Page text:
Indeed, this year’s results, more than ever before, show that some of the least illustrious sources of Champagne gained some of the highest scores. In particular, the 2018 Champagne Masters conclusively showed that a good grower-cooperative (those producers who are owned and run jointly by its members, who are growers), can be the go-to for the best quality-price ratio in this sparkling appellation. Although Champagnes made by cooperatives are often believed to be of lesser quality, our tasting in August proved that such producers can achieve outstanding results, and even make superior cuvées than the famous Grandes Marques, despite the lower prices generally charged for cooperative brands.

For those who know the Champagne region well, however, such an outcome may not surprise, with cooperatives being major suppliers of grapes and wine to many well-known names in the region, who own few vineyards themselves.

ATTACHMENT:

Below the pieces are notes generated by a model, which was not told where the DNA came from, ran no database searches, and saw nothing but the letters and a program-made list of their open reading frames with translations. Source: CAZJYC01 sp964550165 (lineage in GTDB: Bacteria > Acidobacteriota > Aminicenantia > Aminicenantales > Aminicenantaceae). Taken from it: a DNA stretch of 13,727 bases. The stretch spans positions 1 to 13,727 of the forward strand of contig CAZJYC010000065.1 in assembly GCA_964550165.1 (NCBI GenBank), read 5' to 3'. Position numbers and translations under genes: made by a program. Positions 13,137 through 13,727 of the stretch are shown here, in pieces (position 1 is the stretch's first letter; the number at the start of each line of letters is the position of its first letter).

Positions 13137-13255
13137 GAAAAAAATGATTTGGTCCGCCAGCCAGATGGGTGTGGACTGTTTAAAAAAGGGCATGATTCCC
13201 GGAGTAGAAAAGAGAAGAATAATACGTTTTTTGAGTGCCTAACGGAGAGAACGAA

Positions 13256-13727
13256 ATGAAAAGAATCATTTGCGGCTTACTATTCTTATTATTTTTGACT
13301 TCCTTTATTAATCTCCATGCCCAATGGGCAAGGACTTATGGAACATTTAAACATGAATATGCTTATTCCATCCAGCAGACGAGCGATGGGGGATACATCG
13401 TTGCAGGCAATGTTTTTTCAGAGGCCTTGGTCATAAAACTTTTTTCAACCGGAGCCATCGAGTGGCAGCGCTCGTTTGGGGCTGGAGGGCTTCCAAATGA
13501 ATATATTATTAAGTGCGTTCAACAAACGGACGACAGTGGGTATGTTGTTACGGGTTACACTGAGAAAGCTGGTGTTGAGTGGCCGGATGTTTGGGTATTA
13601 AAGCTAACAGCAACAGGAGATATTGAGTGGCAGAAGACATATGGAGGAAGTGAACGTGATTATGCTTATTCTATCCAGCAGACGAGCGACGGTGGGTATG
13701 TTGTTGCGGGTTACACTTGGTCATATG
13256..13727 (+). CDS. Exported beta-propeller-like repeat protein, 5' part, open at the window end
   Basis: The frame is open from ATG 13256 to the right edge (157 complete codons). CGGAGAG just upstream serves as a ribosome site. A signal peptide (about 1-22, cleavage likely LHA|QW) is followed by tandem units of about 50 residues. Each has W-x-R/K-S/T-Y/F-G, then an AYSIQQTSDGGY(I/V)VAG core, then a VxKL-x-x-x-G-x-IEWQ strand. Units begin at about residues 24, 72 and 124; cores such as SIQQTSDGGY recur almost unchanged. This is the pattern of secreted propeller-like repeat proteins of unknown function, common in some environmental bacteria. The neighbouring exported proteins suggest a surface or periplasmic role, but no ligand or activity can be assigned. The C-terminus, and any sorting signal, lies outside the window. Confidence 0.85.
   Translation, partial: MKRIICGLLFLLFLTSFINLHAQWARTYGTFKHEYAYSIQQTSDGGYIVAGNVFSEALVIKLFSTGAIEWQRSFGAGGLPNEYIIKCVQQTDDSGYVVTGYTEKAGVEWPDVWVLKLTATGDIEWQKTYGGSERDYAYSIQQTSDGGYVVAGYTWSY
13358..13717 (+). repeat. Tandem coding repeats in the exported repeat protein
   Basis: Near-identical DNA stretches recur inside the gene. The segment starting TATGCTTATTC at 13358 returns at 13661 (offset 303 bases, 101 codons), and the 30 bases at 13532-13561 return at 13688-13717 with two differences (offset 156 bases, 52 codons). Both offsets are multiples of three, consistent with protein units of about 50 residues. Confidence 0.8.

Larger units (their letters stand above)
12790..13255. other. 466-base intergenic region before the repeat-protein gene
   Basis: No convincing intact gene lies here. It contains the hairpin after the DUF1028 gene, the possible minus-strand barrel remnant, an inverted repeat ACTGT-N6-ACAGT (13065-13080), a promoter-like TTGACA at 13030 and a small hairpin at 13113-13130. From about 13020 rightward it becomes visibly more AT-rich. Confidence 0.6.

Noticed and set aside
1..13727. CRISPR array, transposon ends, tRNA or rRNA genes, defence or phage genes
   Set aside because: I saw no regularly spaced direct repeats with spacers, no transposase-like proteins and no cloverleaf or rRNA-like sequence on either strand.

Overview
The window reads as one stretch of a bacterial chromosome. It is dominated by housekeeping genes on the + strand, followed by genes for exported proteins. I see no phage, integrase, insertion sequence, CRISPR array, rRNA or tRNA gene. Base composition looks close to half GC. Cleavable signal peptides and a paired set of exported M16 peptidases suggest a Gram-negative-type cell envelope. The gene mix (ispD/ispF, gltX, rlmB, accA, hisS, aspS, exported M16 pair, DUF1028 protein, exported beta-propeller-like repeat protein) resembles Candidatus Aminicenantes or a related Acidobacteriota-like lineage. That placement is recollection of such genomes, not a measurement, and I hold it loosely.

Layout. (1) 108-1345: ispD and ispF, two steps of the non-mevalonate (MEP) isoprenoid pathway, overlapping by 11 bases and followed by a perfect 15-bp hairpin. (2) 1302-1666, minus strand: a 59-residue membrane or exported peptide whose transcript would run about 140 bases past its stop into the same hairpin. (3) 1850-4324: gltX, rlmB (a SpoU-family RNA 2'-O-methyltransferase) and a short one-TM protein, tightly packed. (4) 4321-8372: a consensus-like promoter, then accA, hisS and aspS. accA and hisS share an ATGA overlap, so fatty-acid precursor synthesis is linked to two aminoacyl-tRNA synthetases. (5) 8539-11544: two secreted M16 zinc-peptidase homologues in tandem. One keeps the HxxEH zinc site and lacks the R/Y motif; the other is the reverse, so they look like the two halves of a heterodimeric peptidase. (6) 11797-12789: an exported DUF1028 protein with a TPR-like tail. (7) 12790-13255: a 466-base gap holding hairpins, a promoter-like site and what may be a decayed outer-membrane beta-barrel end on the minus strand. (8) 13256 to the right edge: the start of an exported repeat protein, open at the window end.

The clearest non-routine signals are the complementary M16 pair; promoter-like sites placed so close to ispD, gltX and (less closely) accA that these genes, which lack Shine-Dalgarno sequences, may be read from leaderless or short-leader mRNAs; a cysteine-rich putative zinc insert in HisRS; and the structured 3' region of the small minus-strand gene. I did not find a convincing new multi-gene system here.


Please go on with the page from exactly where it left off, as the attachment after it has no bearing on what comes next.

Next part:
Not only that, but, unlike grower-Champagnes, who make fizz from just their own holdings, the cooperatives can source from a large area, and tend to select the best grapes and wines for producing their own branded Champagnes. This gives them the chance to blend wines from across vast swathes of Champagne, vital in the strive to create something consistent in style, and complex in character.

Jonathan Pedley MW and Roberto della Pietra

But this isn’t the only reason why cooperative fizz is good at present. It also follows extensive investment by big grower-groups in winemaking facilities – as we’ve reported before, the major spending in Champagne over the past decade has been on wineries, as producers realise the importance of state-of-the-art equipment in the constant battle to remain a quality leader in the increasingly competitive world of sparkling wine.